Fred Wessel is a contemporary artist who is inspired by the artists, materials, and techniques of the early Italian Renaissance.
Working in the painstaking medium of egg tempera, Wessel paints jewel-like portraits, primarily of young women in somewhat classical poses. These are set off — as many paintings were in the early Renaissance — by flattened backgrounds incorporating gold, silver, and palladium leaf.
In this respect, he is exploring the aesthetic of the time in which a painting was not simply an image, but a precious object in its own right.
Though the technique is from the Renaissance, and carries the feeling of that approach, Wessel’s paintings simultaneously feel quite contemporary.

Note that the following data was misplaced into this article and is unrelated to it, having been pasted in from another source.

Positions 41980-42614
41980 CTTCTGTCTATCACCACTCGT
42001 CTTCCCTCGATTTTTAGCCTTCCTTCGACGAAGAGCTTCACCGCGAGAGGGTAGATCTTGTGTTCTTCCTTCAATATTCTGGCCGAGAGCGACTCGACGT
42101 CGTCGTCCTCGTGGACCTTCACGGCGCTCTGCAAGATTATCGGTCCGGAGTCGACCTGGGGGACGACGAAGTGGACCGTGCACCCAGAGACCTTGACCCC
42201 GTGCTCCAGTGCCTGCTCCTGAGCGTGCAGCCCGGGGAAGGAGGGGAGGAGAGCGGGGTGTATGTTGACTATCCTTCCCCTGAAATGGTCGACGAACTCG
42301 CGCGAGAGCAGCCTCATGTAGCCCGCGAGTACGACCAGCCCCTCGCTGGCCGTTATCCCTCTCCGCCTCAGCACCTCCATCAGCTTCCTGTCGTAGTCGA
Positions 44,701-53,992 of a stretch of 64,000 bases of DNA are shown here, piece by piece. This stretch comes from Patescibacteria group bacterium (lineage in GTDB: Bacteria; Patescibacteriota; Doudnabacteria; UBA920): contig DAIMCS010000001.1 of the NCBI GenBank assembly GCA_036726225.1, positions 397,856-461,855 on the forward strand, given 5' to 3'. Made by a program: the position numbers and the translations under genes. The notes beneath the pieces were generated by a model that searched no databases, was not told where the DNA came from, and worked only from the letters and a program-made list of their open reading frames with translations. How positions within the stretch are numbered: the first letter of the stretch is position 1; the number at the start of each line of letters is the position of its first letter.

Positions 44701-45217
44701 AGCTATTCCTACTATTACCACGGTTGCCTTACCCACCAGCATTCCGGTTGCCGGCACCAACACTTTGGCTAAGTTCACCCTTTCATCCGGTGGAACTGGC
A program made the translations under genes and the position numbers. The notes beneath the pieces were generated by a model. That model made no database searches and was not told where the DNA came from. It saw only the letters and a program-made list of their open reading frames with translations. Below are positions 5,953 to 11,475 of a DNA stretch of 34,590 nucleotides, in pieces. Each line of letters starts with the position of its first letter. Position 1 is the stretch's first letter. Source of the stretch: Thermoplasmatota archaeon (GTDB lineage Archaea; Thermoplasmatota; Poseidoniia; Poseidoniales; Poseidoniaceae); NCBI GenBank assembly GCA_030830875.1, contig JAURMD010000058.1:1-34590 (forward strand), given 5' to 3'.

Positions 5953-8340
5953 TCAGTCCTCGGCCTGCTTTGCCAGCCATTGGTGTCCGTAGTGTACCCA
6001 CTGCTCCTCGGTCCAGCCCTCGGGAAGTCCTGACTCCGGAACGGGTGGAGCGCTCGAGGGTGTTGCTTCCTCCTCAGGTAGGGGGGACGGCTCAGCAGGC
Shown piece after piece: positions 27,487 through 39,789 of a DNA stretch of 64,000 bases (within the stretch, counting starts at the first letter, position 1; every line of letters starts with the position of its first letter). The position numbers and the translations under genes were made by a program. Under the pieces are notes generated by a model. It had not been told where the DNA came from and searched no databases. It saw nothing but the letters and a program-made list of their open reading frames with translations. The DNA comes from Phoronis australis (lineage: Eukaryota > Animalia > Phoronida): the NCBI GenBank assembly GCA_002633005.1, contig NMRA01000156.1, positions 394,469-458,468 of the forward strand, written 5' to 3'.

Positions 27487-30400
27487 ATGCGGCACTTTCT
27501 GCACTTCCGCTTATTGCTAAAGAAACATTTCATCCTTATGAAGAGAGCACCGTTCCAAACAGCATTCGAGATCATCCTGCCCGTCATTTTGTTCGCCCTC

The Technique section of his website includes step-throughs of two of his paintings.
One of the galleries on his website is for “Constellations”, which appears to be a major theme in his work (images above, top four). These egg tempera portraits are set against backgrounds of star charts of various constellations done in or embellished with metal leaf.
You will also find galleries of florals and still life, as well as of drawings. Many of his drawings are done using the early Renaissance technique of metal point (images above, bottom), in which lines are drawn on prepared paper with a thin wire of silver or a similar soft metal. These are often set off with metal leaf as well.
See also my previous post on Fred Wessel from 2006.